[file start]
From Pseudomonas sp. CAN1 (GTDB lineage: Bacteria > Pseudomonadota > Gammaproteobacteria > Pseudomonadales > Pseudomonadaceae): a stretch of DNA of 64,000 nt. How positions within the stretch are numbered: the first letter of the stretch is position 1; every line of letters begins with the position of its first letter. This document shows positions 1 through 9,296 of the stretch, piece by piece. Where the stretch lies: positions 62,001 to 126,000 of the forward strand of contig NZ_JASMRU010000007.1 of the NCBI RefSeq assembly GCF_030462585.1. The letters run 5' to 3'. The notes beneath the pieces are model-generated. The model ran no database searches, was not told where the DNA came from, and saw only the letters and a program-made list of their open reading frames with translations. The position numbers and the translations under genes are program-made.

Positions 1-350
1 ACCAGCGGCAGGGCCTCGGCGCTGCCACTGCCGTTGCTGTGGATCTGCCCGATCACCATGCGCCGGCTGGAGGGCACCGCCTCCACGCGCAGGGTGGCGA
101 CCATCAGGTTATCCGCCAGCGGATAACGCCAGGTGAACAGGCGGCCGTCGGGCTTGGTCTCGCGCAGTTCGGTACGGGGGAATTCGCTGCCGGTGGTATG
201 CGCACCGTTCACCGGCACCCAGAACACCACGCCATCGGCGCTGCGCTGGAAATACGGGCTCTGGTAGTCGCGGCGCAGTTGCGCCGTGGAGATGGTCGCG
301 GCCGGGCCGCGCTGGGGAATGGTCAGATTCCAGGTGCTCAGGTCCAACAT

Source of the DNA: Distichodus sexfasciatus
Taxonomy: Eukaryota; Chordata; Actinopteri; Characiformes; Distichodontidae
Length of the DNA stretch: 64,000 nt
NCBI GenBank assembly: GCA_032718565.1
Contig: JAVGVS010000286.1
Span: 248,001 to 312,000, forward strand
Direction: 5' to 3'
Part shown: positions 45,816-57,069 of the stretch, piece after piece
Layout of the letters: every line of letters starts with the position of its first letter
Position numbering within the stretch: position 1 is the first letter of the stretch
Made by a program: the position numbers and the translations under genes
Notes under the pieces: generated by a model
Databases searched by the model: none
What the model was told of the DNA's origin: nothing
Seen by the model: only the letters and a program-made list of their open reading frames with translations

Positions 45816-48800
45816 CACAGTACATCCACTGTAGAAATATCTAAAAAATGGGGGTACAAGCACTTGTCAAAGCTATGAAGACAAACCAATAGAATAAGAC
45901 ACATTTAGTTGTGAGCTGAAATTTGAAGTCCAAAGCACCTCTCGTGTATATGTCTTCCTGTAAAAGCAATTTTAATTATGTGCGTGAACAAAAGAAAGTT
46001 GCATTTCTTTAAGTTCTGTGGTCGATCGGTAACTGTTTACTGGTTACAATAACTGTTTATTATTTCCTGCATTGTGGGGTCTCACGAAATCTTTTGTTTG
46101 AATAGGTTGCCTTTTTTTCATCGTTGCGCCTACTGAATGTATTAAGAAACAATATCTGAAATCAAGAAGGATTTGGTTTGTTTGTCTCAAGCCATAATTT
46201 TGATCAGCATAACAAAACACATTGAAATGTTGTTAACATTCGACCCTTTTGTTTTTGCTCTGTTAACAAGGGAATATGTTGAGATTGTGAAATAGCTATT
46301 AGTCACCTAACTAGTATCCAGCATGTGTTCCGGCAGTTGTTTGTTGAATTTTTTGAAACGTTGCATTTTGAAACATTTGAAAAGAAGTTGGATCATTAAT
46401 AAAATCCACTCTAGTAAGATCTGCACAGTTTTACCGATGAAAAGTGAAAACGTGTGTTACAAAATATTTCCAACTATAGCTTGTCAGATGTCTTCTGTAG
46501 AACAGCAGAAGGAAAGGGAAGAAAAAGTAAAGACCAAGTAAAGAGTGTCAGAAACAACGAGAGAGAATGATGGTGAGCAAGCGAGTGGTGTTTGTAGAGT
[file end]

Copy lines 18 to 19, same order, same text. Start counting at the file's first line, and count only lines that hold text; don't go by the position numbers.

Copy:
Notes under the pieces: generated by a model
Databases searched by the model: none